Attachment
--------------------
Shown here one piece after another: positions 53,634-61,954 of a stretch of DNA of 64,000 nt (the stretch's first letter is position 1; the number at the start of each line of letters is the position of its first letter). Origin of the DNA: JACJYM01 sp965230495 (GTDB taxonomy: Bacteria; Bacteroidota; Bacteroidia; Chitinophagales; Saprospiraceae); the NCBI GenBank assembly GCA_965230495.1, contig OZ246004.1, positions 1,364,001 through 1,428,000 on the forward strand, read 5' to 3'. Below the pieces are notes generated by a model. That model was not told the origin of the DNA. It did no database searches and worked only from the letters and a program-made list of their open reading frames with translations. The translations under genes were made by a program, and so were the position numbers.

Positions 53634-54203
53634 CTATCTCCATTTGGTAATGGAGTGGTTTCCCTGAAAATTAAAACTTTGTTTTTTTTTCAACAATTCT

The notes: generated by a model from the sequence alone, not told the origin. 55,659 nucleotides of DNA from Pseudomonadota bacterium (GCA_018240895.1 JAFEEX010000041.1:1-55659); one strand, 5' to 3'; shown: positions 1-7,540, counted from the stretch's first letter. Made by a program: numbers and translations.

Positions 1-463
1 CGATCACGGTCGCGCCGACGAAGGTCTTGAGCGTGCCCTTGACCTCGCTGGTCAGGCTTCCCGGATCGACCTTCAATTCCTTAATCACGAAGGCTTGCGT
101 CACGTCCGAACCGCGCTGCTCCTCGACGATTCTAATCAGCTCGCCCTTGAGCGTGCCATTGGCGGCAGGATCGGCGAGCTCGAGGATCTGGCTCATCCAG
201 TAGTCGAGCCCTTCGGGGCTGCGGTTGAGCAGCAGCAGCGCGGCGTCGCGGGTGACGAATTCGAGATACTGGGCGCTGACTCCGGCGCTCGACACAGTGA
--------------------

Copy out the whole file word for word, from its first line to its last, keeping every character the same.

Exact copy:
Shown here one piece after another: positions 53,634-61,954 of a stretch of DNA of 64,000 nt (the stretch's first letter is position 1; the number at the start of each line of letters is the position of its first letter). Origin of the DNA: JACJYM01 sp965230495 (GTDB taxonomy: Bacteria; Bacteroidota; Bacteroidia; Chitinophagales; Saprospiraceae); the NCBI GenBank assembly GCA_965230495.1, contig OZ246004.1, positions 1,364,001 through 1,428,000 on the forward strand, read 5' to 3'. Below the pieces are notes generated by a model. That model was not told the origin of the DNA. It did no database searches and worked only from the letters and a program-made list of their open reading frames with translations. The translations under genes were made by a program, and so were the position numbers.

Positions 53634-54203
53634 CTATCTCCATTTGGTAATGGAGTGGTTTCCCTGAAAATTAAAACTTTGTTTTTTTTTCAACAATTCT

The notes: generated by a model from the sequence alone, not told the origin. 55,659 nucleotides of DNA from Pseudomonadota bacterium (GCA_018240895.1 JAFEEX010000041.1:1-55659); one strand, 5' to 3'; shown: positions 1-7,540, counted from the stretch's first letter. Made by a program: numbers and translations.

Positions 1-463
1 CGATCACGGTCGCGCCGACGAAGGTCTTGAGCGTGCCCTTGACCTCGCTGGTCAGGCTTCCCGGATCGACCTTCAATTCCTTAATCACGAAGGCTTGCGT
101 CACGTCCGAACCGCGCTGCTCCTCGACGATTCTAATCAGCTCGCCCTTGAGCGTGCCATTGGCGGCAGGATCGGCGAGCTCGAGGATCTGGCTCATCCAG
201 TAGTCGAGCCCTTCGGGGCTGCGGTTGAGCAGCAGCAGCGCGGCGTCGCGGGTGACGAATTCGAGATACTGGGCGCTGACTCCGGCGCTCGACACAGTGA